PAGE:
With thoughts like that in mind I reach the end of the portage through the autumnal forest, swing the canoe gently down from my shoulders to straddle the border between water and land, and stand there in the refreshingly cool air coming off the lake, taking in the view. It is a tiny, picturesque lake—like a painting by Lawren Harris—with only one campsite, on a rocky point, and it looks empty. I’ll be alone, as I’d hoped. An unseen loon’s tremulous call adds his welcome from across the way. I feel at home…in Algonquin…where it all began.

This is an excerpt from a longer story by David Pelly in Paddle Quest, published by Boston Mills Press. Pelly is also the author of Thelon: A River Sanctuary, a biography of a northern wilderness, and most recently Sacred Hunt: A Portrait of the Relationship between Seals and Inuit, published by Douglas & McIntyre/Greystone. 

This article on Algonquin Park was published in the Summer 2002 issue of Canoeroots.This article first appeared in the Summer 2002 issue of Canoeroots Magazine. For more great content, subscribe to Canoeroots’ print and digital editions here.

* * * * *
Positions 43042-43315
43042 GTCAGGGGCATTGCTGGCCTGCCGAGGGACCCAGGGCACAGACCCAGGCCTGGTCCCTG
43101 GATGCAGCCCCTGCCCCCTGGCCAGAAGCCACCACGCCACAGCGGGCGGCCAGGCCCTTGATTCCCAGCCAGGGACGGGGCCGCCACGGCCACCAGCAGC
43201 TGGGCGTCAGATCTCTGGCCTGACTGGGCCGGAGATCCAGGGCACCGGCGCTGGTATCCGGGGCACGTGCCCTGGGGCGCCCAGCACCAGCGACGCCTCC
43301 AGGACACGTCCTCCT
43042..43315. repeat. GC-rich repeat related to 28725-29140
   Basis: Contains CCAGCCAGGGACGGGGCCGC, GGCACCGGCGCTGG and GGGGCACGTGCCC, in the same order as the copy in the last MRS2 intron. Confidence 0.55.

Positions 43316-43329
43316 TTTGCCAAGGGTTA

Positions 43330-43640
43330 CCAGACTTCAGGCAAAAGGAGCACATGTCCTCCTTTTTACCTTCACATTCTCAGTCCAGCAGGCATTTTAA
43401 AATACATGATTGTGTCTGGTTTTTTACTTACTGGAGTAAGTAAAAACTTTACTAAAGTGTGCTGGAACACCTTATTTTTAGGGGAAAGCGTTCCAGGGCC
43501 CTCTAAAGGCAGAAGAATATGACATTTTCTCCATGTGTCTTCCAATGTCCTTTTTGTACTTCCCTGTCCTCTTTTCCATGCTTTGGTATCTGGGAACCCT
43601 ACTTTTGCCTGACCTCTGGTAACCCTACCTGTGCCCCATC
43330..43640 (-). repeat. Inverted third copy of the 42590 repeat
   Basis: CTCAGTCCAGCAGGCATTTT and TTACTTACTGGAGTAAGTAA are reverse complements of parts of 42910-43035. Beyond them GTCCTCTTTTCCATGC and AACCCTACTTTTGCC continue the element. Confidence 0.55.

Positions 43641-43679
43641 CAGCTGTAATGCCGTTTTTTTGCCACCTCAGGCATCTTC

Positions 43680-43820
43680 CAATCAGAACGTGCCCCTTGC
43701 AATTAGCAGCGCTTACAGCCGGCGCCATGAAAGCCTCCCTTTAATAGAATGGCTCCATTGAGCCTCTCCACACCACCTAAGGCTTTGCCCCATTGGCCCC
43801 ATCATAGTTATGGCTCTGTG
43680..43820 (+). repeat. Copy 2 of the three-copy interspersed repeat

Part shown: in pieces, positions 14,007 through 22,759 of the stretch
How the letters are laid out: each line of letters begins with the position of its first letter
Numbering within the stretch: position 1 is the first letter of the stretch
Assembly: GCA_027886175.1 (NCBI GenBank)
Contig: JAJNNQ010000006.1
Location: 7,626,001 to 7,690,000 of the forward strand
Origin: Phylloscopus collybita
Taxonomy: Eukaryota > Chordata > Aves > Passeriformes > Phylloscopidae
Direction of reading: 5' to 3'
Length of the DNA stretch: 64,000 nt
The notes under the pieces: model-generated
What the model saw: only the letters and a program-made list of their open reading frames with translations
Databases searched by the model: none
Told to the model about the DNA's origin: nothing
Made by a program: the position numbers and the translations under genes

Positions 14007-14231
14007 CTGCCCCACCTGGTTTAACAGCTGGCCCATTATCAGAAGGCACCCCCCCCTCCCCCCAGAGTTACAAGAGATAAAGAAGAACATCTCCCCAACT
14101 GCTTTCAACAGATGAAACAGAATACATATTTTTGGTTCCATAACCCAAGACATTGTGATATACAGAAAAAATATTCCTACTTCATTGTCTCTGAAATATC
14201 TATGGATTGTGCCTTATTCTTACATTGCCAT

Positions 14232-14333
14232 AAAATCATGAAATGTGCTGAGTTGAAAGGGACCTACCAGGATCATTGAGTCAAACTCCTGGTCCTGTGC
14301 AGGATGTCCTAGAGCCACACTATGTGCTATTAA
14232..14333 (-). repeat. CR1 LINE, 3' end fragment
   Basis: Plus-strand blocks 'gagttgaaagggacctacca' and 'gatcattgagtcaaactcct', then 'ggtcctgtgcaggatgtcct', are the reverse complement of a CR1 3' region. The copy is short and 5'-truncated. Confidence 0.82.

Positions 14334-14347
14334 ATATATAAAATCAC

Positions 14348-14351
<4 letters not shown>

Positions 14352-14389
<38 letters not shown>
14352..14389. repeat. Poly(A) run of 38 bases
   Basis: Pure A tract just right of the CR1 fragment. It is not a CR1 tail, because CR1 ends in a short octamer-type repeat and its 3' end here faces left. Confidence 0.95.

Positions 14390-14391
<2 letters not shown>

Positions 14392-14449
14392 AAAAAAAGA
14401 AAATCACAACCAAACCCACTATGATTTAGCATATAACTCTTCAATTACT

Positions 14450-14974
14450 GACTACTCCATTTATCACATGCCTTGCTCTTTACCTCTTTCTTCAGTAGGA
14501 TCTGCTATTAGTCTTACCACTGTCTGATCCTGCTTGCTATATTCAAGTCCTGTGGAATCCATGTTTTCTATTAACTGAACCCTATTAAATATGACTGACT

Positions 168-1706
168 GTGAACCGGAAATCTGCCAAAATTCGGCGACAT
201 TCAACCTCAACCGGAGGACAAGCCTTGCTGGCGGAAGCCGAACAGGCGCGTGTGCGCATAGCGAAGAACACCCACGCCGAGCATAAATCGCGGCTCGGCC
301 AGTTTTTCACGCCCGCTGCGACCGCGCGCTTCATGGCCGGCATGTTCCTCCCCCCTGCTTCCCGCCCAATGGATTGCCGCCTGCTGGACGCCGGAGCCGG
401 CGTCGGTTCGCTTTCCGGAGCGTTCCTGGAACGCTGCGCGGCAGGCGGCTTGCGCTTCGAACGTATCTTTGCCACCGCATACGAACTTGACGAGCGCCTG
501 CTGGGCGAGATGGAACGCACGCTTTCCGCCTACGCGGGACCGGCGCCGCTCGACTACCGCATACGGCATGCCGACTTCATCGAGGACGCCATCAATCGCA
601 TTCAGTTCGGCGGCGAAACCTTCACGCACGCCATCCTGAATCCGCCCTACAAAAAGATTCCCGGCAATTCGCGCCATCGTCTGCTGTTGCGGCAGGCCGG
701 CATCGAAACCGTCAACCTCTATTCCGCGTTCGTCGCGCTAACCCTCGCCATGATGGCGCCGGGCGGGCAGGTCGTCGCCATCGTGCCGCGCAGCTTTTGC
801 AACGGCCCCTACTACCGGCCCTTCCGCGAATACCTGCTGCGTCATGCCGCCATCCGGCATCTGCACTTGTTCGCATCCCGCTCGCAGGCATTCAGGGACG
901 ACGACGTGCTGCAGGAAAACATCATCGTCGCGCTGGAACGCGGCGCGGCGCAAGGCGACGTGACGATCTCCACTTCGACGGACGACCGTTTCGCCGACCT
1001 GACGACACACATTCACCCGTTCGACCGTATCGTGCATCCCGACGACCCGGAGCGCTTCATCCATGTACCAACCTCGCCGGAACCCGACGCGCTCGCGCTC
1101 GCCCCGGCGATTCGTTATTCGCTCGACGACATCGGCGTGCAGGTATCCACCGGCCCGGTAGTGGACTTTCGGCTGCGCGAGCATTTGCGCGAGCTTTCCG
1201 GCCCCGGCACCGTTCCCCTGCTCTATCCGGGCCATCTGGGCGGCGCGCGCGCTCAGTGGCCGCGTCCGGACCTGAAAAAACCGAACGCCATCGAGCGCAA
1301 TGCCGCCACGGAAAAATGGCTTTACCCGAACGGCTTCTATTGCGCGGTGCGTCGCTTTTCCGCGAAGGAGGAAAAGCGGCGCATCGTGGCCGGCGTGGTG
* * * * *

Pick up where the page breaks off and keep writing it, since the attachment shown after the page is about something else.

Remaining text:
The Secrets of Crab Lake

Photo: Scott MacGregor
The Secrets of Crab Lake

Noel’s requests were quite demanding for his son’s first canoe trip. He wanted a quick and easy route only a couple of hours drive from his home near Toronto; maybe a short portage so five-year-old Walker could experience, for a brief moment, what it felt to shoulder all your belongings on your back; and a choice campsite set on a remote lake that happens to be populated by monster-sized bass. Noel has been on a number of trips with me before and I knew he wouldn’t be at all surprised to hear that such a perfect trip didn’t exist. But it did. A place called Crab Lake. And it’s a gem I couldn’t wait to share with him and Walker.